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2011 Taittinger Comtes de Champagne Blanc de Blancs

ITEM 8465754 - Removed from a professional wine storage facility; Purchased direct from a distributor

Bidder Quantity Amount Total
camwo 1 $160 $160
12 $160
Item Sold Amount Date
I8494374 11 $150 Oct 23, 2022
I8465754 1 $160 Oct 2, 2022
I8410485 4 $160 Aug 28, 2022
I8404244 5 $160 Aug 28, 2022
I8365137 3 $170 Aug 7, 2022
I8279963 2 $200 Jun 19, 2022
I8269466 2 $200 Jun 12, 2022
Front Item Photo

RATINGS

97James Suckling

A firm, fresh Comtes...composed palate...full-bodied with a racy mid-palate. Long and persistent. Very structured with phenolics and acidity. Minerally. Floral, too. Refreshing and energetic.

94The Wine Advocate

...aromas of orchard and stone fruit mingled with notions of pastry cream, blanched almonds and mandarin...medium to full-bodied, pillowy and fleshy, with a soft and enveloping profile, lively acids and a pretty pinpoint mousse.

18Jancis Robinson

Meaty, substantial, quite savoury evolution on the nose. Bone-dry finish but no shortage of rather captivating fruit before then. Very appetising with good steady bead and no aggressive froth.

PRODUCER

Taittinger

Taittinger is a Champagne house founded in 1734 in Reims. However it wasn’t until 1932 that the Taittinger family purchased the estate and renamed it after their family. Pierre Taittinger was a cavalry officer in World War I who returned from the war and fell in love with the Champagne region. He was able to buy the vineyards in 1932 and was soon buying more land. Today Taittinger Champagne owns 752 acres of vineyards, making it one of the largest in the region. The estate’s flagship wines are the Comtes de Champagne, made of 100% Chardonnay, and Comtes de Champagne Rose, made of 100% Pinot Noir. Taittinger is also noteworthy for its program of commissioning internationally acclaimed artists to make labels.

REGION

France, Champagne

Champagne is a small, beautiful wine growing region northeast of Paris whose famous name is misused a million times a day. As wine enthusiasts and all French people are well aware, only sparkling wines produced in Champagne from grapes grown in Champagne can be called Champagne. Sparkling wines produced anywhere else, including in other parts of France, must be called something besides Champagne. Champagne producers are justifiably protective of their wines and the prestige associated with true Champagne. Though the region was growing grapes and making wines in ancient times, it began specializing in sparkling wine in the 17th century, when a Benedictine monk named Dom Pierre Pérignon formulated a set guidelines to improve the quality of the local sparkling wines. Despite legends to the contrary, Dom Pérignon did not “invent” sparkling wine, but his rules about aggressive pruning, small yields and multiple pressings of the grapes were widely adopted, and by the 18th and 19th centuries Champagne had become the wine of choice in fashionable courts and palaces throughout Europe. Today there are 75,000 acres of vineyards in Champagne growing Pinot Noir, Chardonnay and Pinot Meunier. Champagne’s official appellation system classifies villages as Grand Cru or Premier Cru, though there are also many excellent Champagnes that simply carry the regional appellation. Along with well-known international Champagne houses there are numerous so-called “producer Champagnes,” meaning wines made by families who, usually for several or more generations, have worked their own vineyards and produced Champagne only from their own grapes.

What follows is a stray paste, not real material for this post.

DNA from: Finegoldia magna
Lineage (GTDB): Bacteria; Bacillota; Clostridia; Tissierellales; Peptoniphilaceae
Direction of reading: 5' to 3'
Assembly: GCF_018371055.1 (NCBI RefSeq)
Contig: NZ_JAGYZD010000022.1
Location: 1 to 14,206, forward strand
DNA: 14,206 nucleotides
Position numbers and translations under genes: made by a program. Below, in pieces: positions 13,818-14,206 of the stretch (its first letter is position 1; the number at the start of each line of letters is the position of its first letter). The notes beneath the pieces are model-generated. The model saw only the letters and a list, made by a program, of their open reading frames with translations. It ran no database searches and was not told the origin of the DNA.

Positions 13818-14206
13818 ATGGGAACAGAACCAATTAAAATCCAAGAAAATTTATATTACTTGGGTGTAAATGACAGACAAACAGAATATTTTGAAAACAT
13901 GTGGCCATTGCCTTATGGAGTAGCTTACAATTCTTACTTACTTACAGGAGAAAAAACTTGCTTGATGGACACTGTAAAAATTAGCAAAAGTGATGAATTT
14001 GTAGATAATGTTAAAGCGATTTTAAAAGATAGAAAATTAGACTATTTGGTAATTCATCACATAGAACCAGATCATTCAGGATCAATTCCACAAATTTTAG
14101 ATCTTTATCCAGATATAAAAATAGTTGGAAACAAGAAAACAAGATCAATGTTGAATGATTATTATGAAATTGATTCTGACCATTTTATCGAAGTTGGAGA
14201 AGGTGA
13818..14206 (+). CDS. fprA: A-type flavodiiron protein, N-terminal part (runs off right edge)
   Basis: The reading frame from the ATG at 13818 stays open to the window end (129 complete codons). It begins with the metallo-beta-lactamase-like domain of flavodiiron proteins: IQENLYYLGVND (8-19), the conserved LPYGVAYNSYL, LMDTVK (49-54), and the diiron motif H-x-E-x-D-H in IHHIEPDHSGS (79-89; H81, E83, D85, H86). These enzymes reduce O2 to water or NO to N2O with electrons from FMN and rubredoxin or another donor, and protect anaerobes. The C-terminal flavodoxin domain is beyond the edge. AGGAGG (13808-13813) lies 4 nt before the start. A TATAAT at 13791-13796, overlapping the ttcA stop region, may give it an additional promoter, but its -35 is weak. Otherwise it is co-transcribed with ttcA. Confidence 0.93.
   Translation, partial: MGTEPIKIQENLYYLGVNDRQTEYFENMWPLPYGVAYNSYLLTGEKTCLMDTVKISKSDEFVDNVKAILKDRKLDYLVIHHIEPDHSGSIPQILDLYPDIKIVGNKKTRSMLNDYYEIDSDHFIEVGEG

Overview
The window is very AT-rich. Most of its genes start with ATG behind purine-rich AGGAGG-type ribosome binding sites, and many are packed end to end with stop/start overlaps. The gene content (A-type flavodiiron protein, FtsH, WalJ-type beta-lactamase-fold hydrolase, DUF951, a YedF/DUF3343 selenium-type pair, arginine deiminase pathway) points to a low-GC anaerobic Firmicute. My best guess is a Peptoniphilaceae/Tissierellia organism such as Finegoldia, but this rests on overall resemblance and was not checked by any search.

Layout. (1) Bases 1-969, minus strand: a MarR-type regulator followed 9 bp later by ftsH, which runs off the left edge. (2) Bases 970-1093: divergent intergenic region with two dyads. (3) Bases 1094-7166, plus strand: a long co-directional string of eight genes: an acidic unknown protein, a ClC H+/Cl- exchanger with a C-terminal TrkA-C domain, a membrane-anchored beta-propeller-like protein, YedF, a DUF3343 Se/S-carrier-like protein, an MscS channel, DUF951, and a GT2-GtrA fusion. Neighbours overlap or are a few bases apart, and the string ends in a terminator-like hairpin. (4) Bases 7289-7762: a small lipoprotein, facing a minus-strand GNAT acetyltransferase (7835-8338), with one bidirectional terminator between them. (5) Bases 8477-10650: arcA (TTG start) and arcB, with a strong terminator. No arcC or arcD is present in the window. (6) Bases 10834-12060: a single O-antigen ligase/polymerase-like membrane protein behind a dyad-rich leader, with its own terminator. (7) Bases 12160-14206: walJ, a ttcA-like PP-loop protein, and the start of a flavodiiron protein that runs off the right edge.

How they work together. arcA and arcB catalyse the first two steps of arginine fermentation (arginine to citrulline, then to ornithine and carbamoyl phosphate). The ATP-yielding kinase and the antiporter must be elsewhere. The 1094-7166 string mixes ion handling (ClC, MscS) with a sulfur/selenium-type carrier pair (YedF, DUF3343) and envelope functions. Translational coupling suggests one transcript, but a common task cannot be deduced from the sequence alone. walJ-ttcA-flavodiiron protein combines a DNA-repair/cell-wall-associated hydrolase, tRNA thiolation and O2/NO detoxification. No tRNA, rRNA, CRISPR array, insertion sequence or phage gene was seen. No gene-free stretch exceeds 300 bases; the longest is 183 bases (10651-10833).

VINTAGE

2011 Taittinger Comtes de Champagne Blanc de Blancs

Chardonnay Champagne